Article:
Mitt Romney, in an effort to garner support from farmers in the Midwest, promised to abolish the estate tax earlier this week during a campaign in Iowa. As our New Jersey readers may know, the Bush-era tax cuts are set to expire at the end of the year, and there has been a bit of a scramble to take advantage of the unusually high exemption amount, which is currently at $5.2 million. In 2013, the exemption amount is set to drop to $1 million.
In addition to a reduced exemption amount, 2013 will usher in high tax rates. Romney, along with many Republicans, is concerned that the reduced estate tax exemption amount and increased tax rate will force many famers of even modest size to sell off some of their property in order to cover taxes.
Farm economy experts, though, say that, despite all the political rhetoric, estate tax actually isn’t much of a concern for Iowa farmers. The impact, they say, is rather small since the majority of landowners give their land to descendants as a gift prior to their death.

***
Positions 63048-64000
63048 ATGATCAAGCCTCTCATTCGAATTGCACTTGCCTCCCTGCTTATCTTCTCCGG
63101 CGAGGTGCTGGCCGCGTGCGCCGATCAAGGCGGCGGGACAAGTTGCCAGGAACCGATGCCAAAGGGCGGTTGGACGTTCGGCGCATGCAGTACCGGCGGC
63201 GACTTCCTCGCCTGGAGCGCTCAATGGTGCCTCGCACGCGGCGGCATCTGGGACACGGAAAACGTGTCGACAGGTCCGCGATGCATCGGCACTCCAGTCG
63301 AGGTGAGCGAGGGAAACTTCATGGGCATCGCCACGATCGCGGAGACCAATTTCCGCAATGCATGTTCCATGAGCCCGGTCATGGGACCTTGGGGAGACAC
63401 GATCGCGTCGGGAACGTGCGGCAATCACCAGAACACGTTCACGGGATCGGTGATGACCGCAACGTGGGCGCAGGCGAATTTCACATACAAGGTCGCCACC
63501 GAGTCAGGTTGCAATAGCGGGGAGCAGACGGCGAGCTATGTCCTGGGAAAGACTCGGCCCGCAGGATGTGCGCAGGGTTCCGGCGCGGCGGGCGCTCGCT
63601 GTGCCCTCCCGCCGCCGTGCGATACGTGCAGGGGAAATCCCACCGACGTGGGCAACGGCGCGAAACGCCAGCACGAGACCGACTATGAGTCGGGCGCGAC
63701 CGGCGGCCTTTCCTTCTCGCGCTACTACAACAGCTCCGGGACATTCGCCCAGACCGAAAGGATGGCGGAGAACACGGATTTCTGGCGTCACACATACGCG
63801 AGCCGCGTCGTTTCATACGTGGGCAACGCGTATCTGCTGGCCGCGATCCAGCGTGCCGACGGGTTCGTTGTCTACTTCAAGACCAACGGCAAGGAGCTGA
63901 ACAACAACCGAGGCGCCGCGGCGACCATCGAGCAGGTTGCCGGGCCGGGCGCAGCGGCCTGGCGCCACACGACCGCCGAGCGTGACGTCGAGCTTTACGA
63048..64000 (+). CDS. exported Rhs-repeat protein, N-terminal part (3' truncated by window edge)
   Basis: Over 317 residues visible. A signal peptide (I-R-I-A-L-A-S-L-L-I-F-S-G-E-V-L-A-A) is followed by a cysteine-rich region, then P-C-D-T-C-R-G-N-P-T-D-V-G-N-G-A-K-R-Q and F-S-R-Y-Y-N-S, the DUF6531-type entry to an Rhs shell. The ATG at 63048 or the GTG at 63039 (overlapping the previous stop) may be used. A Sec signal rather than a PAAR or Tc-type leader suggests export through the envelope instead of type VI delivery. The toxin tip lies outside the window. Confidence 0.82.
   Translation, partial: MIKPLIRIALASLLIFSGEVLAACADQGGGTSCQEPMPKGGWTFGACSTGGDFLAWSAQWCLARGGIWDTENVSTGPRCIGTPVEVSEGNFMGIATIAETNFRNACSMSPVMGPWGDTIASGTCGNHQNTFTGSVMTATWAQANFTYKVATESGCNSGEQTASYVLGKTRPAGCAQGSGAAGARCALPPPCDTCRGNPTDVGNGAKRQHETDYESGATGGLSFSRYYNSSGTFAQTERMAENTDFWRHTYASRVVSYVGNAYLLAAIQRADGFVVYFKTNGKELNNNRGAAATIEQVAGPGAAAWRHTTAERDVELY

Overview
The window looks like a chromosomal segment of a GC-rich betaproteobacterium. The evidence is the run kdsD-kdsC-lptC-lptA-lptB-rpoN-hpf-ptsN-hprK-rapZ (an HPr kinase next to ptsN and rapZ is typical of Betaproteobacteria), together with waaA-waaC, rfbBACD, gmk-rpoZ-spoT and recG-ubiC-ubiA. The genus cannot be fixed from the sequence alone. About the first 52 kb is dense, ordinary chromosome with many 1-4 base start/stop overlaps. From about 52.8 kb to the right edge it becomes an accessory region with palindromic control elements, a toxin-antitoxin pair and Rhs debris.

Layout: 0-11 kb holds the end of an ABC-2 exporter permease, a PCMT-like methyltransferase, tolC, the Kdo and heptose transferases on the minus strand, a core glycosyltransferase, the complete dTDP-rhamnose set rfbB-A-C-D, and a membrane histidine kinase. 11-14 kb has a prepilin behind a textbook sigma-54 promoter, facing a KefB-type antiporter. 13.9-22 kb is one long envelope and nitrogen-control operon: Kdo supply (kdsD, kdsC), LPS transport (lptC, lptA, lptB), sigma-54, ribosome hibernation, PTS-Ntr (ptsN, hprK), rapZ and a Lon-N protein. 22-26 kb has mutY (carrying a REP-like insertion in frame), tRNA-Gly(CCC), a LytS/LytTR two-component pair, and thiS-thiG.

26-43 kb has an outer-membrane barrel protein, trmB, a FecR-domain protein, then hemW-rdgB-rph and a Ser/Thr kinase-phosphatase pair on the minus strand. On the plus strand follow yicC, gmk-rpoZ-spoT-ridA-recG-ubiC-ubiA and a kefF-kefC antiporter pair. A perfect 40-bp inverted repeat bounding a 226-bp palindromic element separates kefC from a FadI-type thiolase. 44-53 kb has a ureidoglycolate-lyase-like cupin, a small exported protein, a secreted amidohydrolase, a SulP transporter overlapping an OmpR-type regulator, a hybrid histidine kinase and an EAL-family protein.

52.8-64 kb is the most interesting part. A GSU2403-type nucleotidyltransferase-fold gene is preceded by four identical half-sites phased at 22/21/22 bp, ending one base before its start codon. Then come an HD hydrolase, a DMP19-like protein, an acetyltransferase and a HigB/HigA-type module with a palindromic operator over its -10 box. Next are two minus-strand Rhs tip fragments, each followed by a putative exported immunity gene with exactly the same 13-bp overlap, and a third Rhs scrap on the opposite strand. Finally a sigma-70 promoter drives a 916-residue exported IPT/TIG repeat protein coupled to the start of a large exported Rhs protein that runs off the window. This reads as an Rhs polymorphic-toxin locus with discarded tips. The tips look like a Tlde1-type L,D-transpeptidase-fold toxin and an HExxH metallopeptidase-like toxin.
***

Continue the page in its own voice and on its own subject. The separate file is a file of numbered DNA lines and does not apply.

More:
A bigger concern would be if capital gains taxes increased along with the expiration of the exemption amount. In his Tuesday speech, Romney didn’t address the effect of higher capital gains taxes on family famers specifically, though he did comment that nobody making less than $200,000 per year should have to pay capital gains taxes.
Estate tax minimization is an important aspect of estate planning, although it does have to be balanced against other estate planning goals. It will be interesting to see how the 2013 estate tax changes affect this area of law practice.
Source: DesMoines Register, “Romney: It’s time to eliminate the estate tax,” October 10, 2012